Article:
Having described various embodiments of the invention, it will be appreciated that many of the above figures are flowchart illustrations of methods, apparatus (systems) and computer program products according to an embodiment of the invention. It will be understood that each block of the flowchart illustrations, and combinations of blocks in the flowchart illustrations, can be implemented by computer program instructions. These computer program instructions may be loaded onto a computer or other programmable data processing apparatus to produce a machine, such that the instructions which execute on the computer or other programmable data processing apparatus create means for implementing the functions specified in the flowchart block or blocks. These computer program instructions may also be stored in a computer-readable memory that can direct a computer or other programmable data processing apparatus to function in a particular manner, such that the instructions stored in the computer-readable memory produce an article of manufacture including instruction means which implement the function specified in the flowchart block or blocks. The computer program instructions may also be loaded onto a computer or other programmable data processing apparatus to cause a series of operational steps to be performed on the computer or other programmable apparatus to produce a computer implemented process such that the instructions which execute on the computer or other programmable apparatus provide steps for implementing the functions specified in the flowchart block or blocks.

Those skilled in the art should readily appreciate that programs defining the functions of the present invention can be delivered to a computer in many forms; including, but not limited to: (a) information permanently stored on non-writable storage media (e.g. read only memory devices within a computer such as ROM or CD-ROM disks readable by a computer I/O attachment); (b) information alterably stored on writable storage media (e.g. floppy disks and hard drives); or (c) information conveyed to a computer through communication media for example using baseband signaling or broadband signaling techniques, including carrier wave signaling techniques, such as over computer or telephone networks via a modem

The above description and figures have included various process steps and components that are illustrative of operations that are performed by the present invention. However, although certain components and steps have been described, it is understood that the descriptions are representative only, other functional delineations or additional steps and components can be added by one of skill in the art, and thus the present invention should not be limited to the specific embodiments disclosed. In addition it is understood that the various representational elements may be implemented in hardware, software running on a computer, or a combination thereof.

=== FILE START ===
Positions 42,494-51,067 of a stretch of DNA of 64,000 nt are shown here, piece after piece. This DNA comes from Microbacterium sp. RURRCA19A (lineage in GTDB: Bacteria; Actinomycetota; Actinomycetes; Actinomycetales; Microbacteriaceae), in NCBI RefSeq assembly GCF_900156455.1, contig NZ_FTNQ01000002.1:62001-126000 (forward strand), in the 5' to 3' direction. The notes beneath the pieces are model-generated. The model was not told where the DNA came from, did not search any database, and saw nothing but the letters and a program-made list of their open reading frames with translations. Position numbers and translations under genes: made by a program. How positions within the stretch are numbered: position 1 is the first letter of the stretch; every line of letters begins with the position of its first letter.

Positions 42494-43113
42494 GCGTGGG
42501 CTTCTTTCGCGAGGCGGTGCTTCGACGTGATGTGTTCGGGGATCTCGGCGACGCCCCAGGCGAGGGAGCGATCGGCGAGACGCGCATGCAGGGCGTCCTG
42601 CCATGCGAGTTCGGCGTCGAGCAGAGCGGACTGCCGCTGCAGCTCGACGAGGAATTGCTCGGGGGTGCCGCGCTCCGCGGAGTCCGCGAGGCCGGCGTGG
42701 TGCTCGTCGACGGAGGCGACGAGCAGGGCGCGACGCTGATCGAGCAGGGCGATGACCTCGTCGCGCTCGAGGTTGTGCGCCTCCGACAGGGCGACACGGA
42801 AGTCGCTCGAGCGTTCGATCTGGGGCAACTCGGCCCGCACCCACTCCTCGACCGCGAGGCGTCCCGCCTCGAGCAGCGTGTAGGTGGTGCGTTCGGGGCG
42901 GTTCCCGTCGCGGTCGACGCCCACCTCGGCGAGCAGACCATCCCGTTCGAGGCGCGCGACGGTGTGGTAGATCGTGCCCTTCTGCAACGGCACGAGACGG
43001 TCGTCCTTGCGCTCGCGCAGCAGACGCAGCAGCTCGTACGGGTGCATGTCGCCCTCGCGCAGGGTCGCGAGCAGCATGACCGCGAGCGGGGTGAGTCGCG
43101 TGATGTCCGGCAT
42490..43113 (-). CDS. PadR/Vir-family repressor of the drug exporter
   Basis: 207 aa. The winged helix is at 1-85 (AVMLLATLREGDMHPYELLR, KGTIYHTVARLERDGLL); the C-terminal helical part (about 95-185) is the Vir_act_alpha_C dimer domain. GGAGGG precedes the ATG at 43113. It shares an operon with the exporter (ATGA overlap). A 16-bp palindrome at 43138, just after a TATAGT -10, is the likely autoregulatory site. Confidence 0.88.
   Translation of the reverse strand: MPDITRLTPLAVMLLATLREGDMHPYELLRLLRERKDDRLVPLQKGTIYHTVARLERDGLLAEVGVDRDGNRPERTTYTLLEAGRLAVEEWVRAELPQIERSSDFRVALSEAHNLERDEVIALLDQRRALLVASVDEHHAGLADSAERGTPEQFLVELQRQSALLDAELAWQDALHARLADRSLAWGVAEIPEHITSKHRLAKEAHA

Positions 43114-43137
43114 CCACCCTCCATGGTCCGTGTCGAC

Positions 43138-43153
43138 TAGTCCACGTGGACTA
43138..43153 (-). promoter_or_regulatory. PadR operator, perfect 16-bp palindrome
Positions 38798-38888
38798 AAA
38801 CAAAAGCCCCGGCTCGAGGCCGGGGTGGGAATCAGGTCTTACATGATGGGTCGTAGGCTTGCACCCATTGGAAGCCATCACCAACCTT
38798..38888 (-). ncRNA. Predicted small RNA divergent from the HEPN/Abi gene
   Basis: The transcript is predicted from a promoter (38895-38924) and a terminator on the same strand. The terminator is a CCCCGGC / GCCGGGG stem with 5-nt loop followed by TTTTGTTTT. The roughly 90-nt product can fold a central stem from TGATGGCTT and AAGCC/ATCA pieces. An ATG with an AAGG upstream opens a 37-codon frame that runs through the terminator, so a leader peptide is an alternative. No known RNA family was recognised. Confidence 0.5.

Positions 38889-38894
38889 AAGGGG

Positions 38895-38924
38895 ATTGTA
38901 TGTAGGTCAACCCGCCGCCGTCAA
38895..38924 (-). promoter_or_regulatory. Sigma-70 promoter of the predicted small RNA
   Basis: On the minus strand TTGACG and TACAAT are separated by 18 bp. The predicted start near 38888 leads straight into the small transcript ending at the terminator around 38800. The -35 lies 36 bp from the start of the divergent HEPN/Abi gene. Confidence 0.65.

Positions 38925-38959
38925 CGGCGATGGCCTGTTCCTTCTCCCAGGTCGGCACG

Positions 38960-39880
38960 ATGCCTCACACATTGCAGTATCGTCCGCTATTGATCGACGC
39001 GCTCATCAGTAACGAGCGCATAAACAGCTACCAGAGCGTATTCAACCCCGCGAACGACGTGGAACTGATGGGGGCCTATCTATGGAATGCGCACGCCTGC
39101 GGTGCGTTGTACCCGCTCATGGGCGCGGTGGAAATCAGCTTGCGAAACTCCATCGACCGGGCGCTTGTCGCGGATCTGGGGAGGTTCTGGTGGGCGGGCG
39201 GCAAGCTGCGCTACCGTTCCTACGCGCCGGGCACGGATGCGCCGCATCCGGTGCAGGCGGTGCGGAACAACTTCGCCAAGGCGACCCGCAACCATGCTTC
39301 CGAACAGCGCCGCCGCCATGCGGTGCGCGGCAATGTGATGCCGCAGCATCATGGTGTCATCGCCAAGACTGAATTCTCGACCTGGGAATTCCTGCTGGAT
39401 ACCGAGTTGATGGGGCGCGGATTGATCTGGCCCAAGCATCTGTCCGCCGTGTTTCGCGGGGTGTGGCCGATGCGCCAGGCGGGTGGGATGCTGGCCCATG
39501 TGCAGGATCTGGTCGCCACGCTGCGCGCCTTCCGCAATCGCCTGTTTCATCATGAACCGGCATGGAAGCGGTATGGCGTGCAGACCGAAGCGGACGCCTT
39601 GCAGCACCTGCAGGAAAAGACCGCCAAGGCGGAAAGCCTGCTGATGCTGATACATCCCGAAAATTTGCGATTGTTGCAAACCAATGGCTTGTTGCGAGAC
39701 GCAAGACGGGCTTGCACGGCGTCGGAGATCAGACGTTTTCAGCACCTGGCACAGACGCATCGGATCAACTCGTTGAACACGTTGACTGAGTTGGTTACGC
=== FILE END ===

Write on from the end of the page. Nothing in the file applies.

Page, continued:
While the invention is described through the above exemplary embodiments, it will be understood by those of ordinary skill in the art that modification to and variation of the illustrated embodiments may be made without departing from the inventive concepts herein disclosed. Accordingly, the invention should not be viewed as limited except by the scope and spirit of the appended claims.

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Referenced by
Citing PatentFiling datePublication dateApplicantTitle
US20100303053 *Dec 2, 2010Mobidia, Inc.Aggregated session management method and system
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Classifications
U.S. Classification370/241
International ClassificationH04J3/14
Cooperative ClassificationH04L1/203, H04L1/18
European ClassificationH04L1/20E, H04L1/18
Legal Events
DateCodeEventDescription
Nov 1, 2006ASAssignment
Owner name: AZIMUTH SYSTEMS, INC., MASSACHUSETTS
Free format text: ASSIGNMENT OF ASSIGNORS INTEREST;ASSIGNORS:DARISI, PRASHANT;SPILMAN, JEREMY;GRAZIANI, JOSE;SIGNING DATES FROM 20061030 TO 20061031;REEL/FRAME:018462/0641
Jan 5, 2015FPAYFee payment
Year of fee payment: 4